Germanium Nanowires

Authored by: Sanjay V. Khare , Sunil Kumar R. Patil , Suneel Kodambaka

Handbook of Nanophysics

Print publication date:  September  2010
Online publication date:  September  2010

Print ISBN: 9781420075427
eBook ISBN: 9781420075434
Adobe ISBN:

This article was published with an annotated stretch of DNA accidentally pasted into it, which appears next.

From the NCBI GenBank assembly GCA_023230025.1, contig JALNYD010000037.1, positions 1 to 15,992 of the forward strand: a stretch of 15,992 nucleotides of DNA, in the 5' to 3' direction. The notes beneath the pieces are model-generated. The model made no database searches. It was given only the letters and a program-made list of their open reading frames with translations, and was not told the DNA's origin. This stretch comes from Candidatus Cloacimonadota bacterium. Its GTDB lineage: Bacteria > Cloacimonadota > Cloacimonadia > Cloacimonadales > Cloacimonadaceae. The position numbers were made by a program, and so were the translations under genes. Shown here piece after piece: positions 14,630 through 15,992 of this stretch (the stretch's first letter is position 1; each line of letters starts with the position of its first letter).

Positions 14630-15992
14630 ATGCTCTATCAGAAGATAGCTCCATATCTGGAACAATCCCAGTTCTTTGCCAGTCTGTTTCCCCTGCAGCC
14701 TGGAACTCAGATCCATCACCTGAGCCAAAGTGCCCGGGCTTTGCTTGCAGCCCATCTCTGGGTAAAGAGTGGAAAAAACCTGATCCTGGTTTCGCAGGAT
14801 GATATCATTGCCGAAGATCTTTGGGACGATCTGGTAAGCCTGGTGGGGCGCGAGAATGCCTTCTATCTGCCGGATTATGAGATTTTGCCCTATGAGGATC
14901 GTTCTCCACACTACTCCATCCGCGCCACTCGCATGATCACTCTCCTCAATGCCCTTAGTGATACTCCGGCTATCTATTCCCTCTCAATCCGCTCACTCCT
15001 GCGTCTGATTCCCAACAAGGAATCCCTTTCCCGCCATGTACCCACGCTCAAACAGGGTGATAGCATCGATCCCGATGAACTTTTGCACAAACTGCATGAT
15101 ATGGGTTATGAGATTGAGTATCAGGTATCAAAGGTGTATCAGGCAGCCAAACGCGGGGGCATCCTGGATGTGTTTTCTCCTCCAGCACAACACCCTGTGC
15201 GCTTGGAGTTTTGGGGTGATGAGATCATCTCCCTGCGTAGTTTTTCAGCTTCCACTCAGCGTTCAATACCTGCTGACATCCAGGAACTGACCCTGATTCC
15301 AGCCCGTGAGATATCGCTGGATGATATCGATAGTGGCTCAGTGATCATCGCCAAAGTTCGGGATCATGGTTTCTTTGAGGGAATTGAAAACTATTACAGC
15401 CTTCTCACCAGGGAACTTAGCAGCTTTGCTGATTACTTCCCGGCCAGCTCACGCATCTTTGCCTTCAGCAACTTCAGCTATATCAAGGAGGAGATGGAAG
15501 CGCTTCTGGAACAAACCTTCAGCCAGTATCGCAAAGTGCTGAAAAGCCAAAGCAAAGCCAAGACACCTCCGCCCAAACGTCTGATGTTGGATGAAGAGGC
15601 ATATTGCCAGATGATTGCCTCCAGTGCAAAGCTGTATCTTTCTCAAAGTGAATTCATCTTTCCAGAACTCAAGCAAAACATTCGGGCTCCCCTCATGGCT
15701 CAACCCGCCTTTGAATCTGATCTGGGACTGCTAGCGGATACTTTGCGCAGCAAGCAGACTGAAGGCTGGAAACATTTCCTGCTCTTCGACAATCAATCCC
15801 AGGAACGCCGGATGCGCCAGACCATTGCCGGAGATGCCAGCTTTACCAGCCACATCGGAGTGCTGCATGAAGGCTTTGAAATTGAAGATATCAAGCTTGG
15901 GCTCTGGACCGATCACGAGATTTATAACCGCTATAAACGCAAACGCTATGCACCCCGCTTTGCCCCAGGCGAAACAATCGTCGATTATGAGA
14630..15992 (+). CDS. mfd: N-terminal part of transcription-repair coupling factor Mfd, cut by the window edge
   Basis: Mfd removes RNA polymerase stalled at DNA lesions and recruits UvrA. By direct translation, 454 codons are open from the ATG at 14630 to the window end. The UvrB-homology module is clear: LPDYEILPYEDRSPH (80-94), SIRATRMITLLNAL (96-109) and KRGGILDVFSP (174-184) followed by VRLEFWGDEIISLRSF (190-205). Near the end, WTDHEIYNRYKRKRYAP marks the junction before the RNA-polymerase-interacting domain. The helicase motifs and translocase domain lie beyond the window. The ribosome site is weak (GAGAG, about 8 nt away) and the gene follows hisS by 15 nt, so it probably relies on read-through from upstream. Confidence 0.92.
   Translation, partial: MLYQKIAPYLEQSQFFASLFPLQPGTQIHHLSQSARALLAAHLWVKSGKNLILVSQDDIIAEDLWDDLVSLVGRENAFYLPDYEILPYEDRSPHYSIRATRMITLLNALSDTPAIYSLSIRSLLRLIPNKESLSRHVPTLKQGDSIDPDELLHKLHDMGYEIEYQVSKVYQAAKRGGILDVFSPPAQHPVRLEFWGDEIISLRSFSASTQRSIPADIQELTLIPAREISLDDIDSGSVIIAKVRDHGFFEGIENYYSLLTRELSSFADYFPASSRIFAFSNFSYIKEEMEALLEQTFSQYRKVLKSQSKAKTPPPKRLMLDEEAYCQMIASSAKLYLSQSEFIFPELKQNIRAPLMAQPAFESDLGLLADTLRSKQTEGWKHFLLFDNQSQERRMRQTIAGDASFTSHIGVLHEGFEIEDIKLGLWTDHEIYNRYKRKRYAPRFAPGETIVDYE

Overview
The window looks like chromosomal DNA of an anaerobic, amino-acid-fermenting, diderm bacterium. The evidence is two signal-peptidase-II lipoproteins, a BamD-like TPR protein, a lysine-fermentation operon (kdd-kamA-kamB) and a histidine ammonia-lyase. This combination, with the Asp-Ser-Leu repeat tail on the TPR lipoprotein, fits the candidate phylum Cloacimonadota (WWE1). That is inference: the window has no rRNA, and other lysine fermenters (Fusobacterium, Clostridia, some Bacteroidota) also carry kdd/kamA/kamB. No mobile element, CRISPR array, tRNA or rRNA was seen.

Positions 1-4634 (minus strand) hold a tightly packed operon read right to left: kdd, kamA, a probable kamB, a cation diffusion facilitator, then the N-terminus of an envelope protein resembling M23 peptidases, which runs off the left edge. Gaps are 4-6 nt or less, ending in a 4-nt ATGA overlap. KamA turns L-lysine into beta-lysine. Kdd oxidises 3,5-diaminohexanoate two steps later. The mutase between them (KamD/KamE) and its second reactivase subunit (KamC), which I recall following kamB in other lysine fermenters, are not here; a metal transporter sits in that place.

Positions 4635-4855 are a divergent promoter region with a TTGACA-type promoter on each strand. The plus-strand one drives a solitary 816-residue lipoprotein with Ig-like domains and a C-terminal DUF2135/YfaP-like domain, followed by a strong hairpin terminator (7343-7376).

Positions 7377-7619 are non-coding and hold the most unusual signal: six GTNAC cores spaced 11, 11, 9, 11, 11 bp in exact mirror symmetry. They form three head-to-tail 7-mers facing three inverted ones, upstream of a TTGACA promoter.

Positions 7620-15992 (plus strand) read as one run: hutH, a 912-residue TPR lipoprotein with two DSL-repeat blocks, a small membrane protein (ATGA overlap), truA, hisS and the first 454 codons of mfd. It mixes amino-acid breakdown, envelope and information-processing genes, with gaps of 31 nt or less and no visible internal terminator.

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In a nanowire (NW), the momentum of an electron is confined in two directions, thus allowing for electron motion only in one direction (a NW is a one degree of freedom structure and is often called a one-dimensional nanostructure if its diameter is less than 100 nm). This reduction in dimensionality results in dramatic quantum effects dependent on wire material, axis orientation, length, and diameter. These quantum effects in NWs change the electrical, chemical, and mechanical properties to name but a few. Thus, NWs exhibit properties and applications very different from their bulk form. Therefore, they have been assiduously studied recently by experimentalists and theorists for their potential applications in electronic devices and sensors. Investigations for a thorough theoretical understanding of the structure–property relationship for many NWs and NW devices are currently in progress across scientific and engineering disciplines. This research is being carried out on the theoretical side by a multi-scale approach to the atomic simulation of these materials. On the experimental side, a careful study of growth, characterization, and device assembly is ongoing. This chapter gives a brief introduction to this twofold approach. Ample references for further study are also provided. This chapter is divided into five sections. Section 16.2 briefly reviews an elementary NW model derived from the steady-state (time-independent) Schrödinger equation. The aim of this section is to show the profound effect dimensionality has on the electronic properties of a nanostructure. Section 16.3 reviews some Ge NW growth experiments and measurements of Ge NW properties. The electrical, optical, mechanical, and surface properties of Ge NW along with their applications are dealt with briefly in Section 16.4. Section 16.5 introduces some of the simulation methods used to study NWs and describes their capabilities and limits and Section 16.6 forms the conclusion.

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